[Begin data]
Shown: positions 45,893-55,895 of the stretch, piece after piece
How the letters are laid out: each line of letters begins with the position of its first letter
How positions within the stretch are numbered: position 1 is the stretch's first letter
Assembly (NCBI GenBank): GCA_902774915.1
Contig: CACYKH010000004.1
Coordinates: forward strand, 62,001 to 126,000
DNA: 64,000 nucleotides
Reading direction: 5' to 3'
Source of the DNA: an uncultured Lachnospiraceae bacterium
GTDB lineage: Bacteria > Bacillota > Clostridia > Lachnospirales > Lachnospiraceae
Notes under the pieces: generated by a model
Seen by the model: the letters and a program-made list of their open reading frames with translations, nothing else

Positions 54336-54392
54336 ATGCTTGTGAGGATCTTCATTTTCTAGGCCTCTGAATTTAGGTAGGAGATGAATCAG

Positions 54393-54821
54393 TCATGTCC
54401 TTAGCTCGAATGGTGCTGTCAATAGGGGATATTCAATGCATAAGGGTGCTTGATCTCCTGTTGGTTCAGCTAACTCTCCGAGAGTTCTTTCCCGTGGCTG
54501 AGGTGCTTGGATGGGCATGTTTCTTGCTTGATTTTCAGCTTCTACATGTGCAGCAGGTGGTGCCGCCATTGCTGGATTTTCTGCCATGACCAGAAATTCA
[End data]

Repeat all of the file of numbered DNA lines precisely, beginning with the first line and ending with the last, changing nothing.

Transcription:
Shown: positions 45,893-55,895 of the stretch, piece after piece
How the letters are laid out: each line of letters begins with the position of its first letter
How positions within the stretch are numbered: position 1 is the stretch's first letter
Assembly (NCBI GenBank): GCA_902774915.1
Contig: CACYKH010000004.1
Coordinates: forward strand, 62,001 to 126,000
DNA: 64,000 nucleotides
Reading direction: 5' to 3'
Source of the DNA: an uncultured Lachnospiraceae bacterium
GTDB lineage: Bacteria > Bacillota > Clostridia > Lachnospirales > Lachnospiraceae
Notes under the pieces: generated by a model
Seen by the model: the letters and a program-made list of their open reading frames with translations, nothing else

Positions 54336-54392
54336 ATGCTTGTGAGGATCTTCATTTTCTAGGCCTCTGAATTTAGGTAGGAGATGAATCAG

Positions 54393-54821
54393 TCATGTCC
54401 TTAGCTCGAATGGTGCTGTCAATAGGGGATATTCAATGCATAAGGGTGCTTGATCTCCTGTTGGTTCAGCTAACTCTCCGAGAGTTCTTTCCCGTGGCTG
54501 AGGTGCTTGGATGGGCATGTTTCTTGCTTGATTTTCAGCTTCTACATGTGCAGCAGGTGGTGCCGCCATTGCTGGATTTTCTGCCATGACCAGAAATTCA